Just two days ago, in United States v. Zhang Zhang-Gui, et al., we charged ten defendants, including co-opted company insiders, working for or acting on behalf of the Jiangsu Ministry of State Security, also known as the “JSSD,” an arm of the Chinese intelligence services. According to the charging documents from the Southern District of California, the defendants conspired to hack U.S. and European defense and aerospace contractors in order to steal information to develop a Chinese version of a commercial airplane turbofan engine.
Just over three weeks ago, in the Southern District of Ohio, we obtained the extradition of a JSSD intelligence officer who was also alleged to have attempted to co-opt an employee of a defense contractor in order to steal trade secrets related to commercial airplane engines.
In September, in the Northern District of Illinois, we charged an individual here in the United States who acted as a source for a JSSD intelligence officer, helping him, among other things, to assess engineers and scientists for recruitment.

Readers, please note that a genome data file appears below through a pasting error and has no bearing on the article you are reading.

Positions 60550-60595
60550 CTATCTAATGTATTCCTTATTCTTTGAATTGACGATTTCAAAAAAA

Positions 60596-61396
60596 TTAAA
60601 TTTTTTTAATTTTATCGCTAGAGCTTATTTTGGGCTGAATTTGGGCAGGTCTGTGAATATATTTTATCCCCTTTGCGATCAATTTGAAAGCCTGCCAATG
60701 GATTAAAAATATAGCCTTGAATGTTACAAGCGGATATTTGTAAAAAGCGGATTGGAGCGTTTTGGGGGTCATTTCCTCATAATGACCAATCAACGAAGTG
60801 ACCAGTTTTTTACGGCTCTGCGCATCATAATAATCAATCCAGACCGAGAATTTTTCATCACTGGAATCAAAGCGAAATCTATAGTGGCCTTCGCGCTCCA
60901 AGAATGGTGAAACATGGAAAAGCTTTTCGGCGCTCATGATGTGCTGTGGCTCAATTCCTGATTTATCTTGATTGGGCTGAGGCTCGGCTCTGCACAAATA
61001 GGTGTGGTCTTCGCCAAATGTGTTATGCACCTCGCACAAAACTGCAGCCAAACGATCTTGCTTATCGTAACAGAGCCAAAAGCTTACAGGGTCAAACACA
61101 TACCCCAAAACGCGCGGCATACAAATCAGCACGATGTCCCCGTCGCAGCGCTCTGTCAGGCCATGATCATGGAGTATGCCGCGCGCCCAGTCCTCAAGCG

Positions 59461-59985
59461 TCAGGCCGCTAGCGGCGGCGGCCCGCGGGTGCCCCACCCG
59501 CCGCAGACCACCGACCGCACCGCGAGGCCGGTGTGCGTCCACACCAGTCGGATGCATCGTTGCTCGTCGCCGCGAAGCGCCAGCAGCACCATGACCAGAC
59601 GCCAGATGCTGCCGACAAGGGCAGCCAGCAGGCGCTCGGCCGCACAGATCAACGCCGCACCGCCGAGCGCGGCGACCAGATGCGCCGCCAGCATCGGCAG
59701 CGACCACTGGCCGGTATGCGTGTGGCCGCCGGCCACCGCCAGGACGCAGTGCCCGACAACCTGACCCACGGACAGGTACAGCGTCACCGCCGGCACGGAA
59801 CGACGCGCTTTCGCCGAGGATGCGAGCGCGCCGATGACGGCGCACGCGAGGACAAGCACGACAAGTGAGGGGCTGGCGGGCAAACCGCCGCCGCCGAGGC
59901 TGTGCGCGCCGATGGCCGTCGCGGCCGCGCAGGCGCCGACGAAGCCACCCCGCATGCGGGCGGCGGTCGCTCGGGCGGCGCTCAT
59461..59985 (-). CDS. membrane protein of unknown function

In August, in the Northern District of New York, we charged an individual with stealing turbine technology and sending it to China.
And so it goes.
Taken together, these cases, and many others like them, paint a grim picture of a country bent on stealing its way up the ladder of economic development—and doing so at American expense. This behavior is illegal. It’s wrong. It’s a threat to our national security. And it must stop.
The National Security Division has a variety of tools available to deal with this problem. First, as we’ve talked about, we can bring prosecutions. These prosecutions have raised the stakes for intelligence officers and their alleged co-optees here in the United States. If you work at an American company and you help the Chinese steal its trade secrets, we will find you and prosecute you.
These charges, in all their specificity, also prevent China from hiding behind their long practiced, ritualized denials and feigned ignorance.